rely on for an independent legal opinion - only those who drafted the
Rainsy said he had written to Boutros-Ghali at the suggestion of
King Norodom Sihanouk, who had said only UN officials could give such an
"Who can I rely on?" Rainsy said. "Everybody is throwing the
issue at other people. Who will catch it?"
In Cambodia, Rainsy is
counting on the support of Funcinpec General-Secretary Prince Norodom Sirivudh,
who has been in France, where his mother recently died. "I think he will contest
my expulsion from Funcinpec," Rainsy said of Sirivudh, who was expected to
return to Cambodia late this week.
Also returning from a French visit is
party president and First Prime Minister Prince Norodom Ranariddh - who has led
the fight against Rainsy.
Formal confirmation of long-expected moves to
expel Rainsy from the Funcinpec political party - and his seat at the National
Assembly as a Siem Reap MP - came on May 22.
Funcinpec Deputy General
Secretary Kauv Mean Hean announced that a decision to oust Rainsy from the party
was made at a May 13 meeting of Funcinpec's steering committee.
days, a letter from Ranariddh to National Assembly president Chea Sim became
public. Apparently sent twice, the first time undated and the second dated May
22, the letter informed Sim that Rainsy had "ceased being a member of the
The letter asked Sim to appoint Nou Saingkhorn, the
next person listed on Funcinpec's Siem Reap election candidacy list, as Rainsy's
As legal grounds for the expulsion, Ranariddh cited the 1991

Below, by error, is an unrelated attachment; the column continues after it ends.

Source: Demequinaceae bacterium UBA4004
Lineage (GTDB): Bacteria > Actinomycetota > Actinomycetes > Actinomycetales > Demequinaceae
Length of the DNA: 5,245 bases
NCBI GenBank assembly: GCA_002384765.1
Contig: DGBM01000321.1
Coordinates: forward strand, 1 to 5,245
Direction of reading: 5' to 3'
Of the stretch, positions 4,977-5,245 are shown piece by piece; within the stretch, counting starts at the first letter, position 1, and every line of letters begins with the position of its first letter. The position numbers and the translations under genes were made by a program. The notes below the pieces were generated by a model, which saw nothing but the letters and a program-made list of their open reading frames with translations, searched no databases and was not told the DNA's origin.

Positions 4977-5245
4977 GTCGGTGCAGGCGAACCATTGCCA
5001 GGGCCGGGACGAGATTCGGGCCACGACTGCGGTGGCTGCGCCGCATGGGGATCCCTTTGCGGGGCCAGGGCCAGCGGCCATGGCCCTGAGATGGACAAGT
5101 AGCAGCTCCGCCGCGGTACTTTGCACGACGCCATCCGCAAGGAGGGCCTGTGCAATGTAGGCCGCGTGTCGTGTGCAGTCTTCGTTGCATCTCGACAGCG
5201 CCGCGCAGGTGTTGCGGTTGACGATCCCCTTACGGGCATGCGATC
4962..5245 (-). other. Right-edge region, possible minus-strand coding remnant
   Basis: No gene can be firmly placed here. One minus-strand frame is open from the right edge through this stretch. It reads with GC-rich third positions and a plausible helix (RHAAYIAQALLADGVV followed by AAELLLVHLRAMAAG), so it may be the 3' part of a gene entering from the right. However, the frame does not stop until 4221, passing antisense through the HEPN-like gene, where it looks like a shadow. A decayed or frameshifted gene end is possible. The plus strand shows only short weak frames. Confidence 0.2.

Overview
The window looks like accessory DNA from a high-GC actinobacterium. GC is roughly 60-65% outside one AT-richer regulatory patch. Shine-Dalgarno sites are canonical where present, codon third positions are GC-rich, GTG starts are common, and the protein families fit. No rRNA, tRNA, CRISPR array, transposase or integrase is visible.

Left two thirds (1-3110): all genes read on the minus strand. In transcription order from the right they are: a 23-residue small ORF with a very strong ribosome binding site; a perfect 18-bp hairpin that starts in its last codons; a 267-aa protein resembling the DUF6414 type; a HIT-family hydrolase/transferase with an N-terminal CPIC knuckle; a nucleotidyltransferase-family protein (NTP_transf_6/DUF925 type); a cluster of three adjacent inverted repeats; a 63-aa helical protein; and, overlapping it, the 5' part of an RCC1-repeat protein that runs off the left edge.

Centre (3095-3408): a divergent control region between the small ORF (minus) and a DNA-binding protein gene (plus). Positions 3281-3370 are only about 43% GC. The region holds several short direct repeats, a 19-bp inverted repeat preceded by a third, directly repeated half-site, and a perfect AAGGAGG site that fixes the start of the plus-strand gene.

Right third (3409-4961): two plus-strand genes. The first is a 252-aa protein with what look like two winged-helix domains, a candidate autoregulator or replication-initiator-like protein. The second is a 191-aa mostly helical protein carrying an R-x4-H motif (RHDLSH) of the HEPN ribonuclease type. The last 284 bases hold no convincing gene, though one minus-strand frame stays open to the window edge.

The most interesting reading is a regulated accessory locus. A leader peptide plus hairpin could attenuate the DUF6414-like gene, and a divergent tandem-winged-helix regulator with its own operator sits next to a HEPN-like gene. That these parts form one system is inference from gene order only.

Paris Peace Agreement, the 1992 UNTAC electoral law and the National Assembly's
But Rainsy - and an anonymous "group of lawyers"
who have circulated a legal opinion around Phnom Penh - argues that expelling an
MP is illegal.
Some sources acknowledge that there is room for
disagreement over the legal situation.
According to the Paris Peace
Accords, "party affiliation" is required for candidates to stand for election.
Whether that means those elected have to remain in their parties is
The UNTAC electoral law which governed the elections, and which
has not been annulled, says an MP who "dies or resigns or otherwise becomes
unable to serve" should be replaced by the next person on their party's original
The National Assembly's internal regulations, meanwhile,
only refer to MPs being replaced if they die, resign or abandon their work for
There is confusion over what Cambodia's constitution says
on the issue. The constitution's official English translation refers to MPs
being replaced in cases of "death, resignation or dismissal".
observers, however, say the translation from Khmer is incorrect, and that
"dismissal" should in fact read "departure". They acknowledge "departure" is not
The UN Secretary-General's representative in Cambodia, Benny
Widyono, said no UN law opinion could be given unless requested by the
government or the National Assembly.
Rainsy, meanwhile, has filed a suit
in the Phnom Penh Municipal Court arguing his sacking from Funcinpec is illegal
- a bid to prevent any decision on his expulsion from Parliament until the court
gives a verdict.
Rainsy said his expulsion from Funcinpec was decided at
a meeting of 10 out of the party's 20-member steering committee. Of those who
attended, only five - including Ranariddh - voted for the
Rainsy said he believed he had "more support than you can
imagine" within the 120-member National Assembly.
If he was expelled, so
could any other MPs who ever had difficulties with their parties, and "one day
[Second Prime Minister] Hun Sen can be expelled by Chea Sim".
never to leave the assembly under pressure, he said if he were officially
replaced, "there will be 121 MPs in Parliament... and I will sit on a portion of